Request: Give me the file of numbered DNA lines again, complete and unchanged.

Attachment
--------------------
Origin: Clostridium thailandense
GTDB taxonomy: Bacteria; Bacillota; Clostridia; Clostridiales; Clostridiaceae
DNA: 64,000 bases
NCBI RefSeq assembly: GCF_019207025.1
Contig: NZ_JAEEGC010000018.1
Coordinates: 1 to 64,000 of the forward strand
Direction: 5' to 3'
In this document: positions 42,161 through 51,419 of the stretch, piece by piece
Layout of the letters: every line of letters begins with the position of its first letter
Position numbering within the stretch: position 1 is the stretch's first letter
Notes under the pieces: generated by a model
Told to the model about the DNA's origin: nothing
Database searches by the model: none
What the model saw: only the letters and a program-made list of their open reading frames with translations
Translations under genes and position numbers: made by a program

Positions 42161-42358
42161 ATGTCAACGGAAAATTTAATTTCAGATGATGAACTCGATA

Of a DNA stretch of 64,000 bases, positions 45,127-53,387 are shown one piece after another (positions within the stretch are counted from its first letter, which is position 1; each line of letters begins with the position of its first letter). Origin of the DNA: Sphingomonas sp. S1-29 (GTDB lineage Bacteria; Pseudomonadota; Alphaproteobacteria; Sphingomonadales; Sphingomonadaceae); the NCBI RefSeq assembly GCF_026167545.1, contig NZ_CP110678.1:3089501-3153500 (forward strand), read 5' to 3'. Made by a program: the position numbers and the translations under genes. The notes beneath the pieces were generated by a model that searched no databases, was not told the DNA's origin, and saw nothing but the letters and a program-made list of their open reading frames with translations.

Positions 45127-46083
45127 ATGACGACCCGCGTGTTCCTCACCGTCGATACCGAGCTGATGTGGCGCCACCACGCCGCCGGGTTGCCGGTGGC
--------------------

Origin: Clostridium thailandense
GTDB taxonomy: Bacteria; Bacillota; Clostridia; Clostridiales; Clostridiaceae
DNA: 64,000 bases
NCBI RefSeq assembly: GCF_019207025.1
Contig: NZ_JAEEGC010000018.1
Coordinates: 1 to 64,000 of the forward strand
Direction: 5' to 3'
In this document: positions 42,161 through 51,419 of the stretch, piece by piece
Layout of the letters: every line of letters begins with the position of its first letter
Position numbering within the stretch: position 1 is the stretch's first letter
Notes under the pieces: generated by a model
Told to the model about the DNA's origin: nothing
Database searches by the model: none
What the model saw: only the letters and a program-made list of their open reading frames with translations
Translations under genes and position numbers: made by a program

Positions 42161-42358
42161 ATGTCAACGGAAAATTTAATTTCAGATGATGAACTCGATA

Of a DNA stretch of 64,000 bases, positions 45,127-53,387 are shown one piece after another (positions within the stretch are counted from its first letter, which is position 1; each line of letters begins with the position of its first letter). Origin of the DNA: Sphingomonas sp. S1-29 (GTDB lineage Bacteria; Pseudomonadota; Alphaproteobacteria; Sphingomonadales; Sphingomonadaceae); the NCBI RefSeq assembly GCF_026167545.1, contig NZ_CP110678.1:3089501-3153500 (forward strand), read 5' to 3'. Made by a program: the position numbers and the translations under genes. The notes beneath the pieces were generated by a model that searched no databases, was not told the DNA's origin, and saw nothing but the letters and a program-made list of their open reading frames with translations.

Positions 45127-46083
45127 ATGACGACCCGCGTGTTCCTCACCGTCGATACCGAGCTGATGTGGCGCCACCACGCCGCCGGGTTGCCGGTGGC